Guide to Bank Accounts for College Students and New Grads

January 2, 2022

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I'm Tori!

After successfully saving $100,000 at age 25, I quit my corporate job in marketing to fight for your financial rights. I’ve helped over three million badass women make more, spend less, and feel financially confident.


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What accounts do you really need?

If you’re between the ages of 18-25, you’re likely just getting started in the “real world.” Between jumping into the job market, and actually making your own money, and paying your own bills, life might be starting to feel really, really real.

One of the more common questions I get asked by journalists and other creators is, “what financial advice would you give to your younger self?” And though I came up with plenty of financial savvy from my parents, I look at that question holistically and instead ask, “what do I wish we ALL knew about finances when we were younger?”

So today, I’m jumping into the bank accounts every college student or fresh-grad should have (or know about) as you begin your foray into the adult world.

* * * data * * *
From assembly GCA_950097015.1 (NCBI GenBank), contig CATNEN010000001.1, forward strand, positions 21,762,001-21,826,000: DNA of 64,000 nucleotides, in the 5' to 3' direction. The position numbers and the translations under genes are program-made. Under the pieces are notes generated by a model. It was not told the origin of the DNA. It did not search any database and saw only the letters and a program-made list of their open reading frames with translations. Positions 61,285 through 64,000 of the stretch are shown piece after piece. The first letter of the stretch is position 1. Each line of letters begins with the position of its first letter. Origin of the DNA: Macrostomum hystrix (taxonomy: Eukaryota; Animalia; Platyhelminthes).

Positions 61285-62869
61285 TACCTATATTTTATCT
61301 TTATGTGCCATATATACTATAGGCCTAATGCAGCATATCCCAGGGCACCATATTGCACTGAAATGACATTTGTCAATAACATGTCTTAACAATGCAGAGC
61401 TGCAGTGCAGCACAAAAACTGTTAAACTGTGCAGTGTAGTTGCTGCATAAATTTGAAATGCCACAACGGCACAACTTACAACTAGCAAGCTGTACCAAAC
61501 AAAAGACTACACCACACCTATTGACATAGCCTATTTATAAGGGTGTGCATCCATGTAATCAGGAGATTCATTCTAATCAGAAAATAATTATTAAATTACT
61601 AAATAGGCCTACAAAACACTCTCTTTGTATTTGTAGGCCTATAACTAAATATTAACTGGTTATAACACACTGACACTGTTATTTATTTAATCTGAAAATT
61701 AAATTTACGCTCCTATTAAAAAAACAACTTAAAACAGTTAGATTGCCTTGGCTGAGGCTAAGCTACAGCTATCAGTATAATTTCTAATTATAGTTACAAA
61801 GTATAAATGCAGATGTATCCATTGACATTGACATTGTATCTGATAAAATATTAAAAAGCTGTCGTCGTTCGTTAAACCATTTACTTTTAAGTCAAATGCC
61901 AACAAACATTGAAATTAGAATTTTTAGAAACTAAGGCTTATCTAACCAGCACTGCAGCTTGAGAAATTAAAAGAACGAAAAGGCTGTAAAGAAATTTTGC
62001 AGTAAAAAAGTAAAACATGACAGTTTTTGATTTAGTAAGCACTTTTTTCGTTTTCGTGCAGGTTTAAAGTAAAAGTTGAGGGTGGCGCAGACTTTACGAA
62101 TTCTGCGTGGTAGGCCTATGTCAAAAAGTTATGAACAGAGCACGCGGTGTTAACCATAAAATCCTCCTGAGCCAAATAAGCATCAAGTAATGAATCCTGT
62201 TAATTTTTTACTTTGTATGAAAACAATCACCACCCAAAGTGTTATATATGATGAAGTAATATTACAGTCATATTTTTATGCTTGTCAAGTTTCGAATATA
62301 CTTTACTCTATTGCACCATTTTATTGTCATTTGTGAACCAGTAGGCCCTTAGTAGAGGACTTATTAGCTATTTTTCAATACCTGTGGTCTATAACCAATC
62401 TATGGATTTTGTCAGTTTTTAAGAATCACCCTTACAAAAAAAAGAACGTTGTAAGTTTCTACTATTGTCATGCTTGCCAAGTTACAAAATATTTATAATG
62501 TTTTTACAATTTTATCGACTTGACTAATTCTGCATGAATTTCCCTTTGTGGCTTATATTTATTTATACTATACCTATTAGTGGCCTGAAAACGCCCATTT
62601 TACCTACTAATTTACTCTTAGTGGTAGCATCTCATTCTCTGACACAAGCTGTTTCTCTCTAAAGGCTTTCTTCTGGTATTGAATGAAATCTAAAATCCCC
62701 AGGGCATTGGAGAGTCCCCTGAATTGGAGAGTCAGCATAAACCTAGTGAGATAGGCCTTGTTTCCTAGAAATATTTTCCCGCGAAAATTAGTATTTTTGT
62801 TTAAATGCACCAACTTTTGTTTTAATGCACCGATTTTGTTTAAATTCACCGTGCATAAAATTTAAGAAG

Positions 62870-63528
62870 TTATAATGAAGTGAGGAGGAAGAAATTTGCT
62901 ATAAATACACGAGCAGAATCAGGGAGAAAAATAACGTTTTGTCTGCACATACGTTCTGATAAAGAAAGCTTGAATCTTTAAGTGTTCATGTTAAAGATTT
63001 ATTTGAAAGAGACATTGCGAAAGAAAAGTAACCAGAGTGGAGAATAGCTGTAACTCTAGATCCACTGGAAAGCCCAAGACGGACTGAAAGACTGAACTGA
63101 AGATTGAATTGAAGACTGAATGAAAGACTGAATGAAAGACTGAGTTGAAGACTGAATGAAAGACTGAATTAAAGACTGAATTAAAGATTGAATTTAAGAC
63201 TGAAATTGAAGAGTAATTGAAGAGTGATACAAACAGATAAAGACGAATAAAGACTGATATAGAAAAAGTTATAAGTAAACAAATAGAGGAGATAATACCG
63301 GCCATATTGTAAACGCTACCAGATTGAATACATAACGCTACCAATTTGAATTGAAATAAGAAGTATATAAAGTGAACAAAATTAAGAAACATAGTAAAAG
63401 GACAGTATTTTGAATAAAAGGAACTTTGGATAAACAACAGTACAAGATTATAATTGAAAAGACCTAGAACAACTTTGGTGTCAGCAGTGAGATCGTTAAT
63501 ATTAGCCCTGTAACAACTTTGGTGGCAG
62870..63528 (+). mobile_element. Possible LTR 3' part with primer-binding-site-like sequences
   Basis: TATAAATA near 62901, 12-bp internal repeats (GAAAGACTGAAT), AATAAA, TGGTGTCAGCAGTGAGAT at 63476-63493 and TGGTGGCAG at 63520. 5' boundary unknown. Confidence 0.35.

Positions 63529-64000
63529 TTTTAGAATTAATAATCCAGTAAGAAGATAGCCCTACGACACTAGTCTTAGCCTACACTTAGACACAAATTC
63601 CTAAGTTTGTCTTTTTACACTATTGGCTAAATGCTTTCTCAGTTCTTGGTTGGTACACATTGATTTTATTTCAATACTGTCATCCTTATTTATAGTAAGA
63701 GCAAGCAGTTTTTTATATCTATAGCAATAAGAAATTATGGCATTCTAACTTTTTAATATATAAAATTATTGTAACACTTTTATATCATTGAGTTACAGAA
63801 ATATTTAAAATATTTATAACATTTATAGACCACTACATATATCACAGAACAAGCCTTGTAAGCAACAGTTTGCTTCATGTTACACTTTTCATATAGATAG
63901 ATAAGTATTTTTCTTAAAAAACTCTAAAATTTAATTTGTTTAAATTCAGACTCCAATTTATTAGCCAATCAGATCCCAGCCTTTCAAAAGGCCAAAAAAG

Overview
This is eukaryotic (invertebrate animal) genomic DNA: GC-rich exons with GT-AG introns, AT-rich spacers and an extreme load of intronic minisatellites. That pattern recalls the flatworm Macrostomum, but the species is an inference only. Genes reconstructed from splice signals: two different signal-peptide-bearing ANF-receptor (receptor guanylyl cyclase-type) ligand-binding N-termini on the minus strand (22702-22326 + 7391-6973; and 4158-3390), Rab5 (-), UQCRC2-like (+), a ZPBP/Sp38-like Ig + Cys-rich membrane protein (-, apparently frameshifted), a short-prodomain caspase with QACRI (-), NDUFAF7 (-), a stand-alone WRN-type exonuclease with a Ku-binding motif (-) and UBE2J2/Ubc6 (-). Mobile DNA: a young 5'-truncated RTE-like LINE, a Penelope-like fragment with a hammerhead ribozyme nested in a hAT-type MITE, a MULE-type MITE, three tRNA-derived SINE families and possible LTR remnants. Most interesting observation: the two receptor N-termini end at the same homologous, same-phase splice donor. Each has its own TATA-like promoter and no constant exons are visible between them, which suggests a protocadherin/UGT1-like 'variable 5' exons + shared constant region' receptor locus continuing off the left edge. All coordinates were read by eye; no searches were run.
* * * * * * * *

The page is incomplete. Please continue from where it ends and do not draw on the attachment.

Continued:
A Checking Account

A good ole fashioned checking account will never go out of style –– and that’s because it’s the simplest starting point for your money. You can open a checking account with your local bank or even some online banks. Here’s what to look for in a checking account:

  • Low or no-fee accounts. There are several banks and credit unions that offer fee-free checking accounts. It’s worth it to shop around and find ones without any fees. If you have a bank you really want to bank with, it’s also worth asking if they’ll waive the fees –– many banks are willing to do so with a little negotiation!

  • Overdraft protection. Accidents happen whether you mean for them to or not. I can’t tell you how many friends overdrafted in college once or twice, and those fees HURT. The good news is, more and more banks are offering overdraft protection and forgiveness.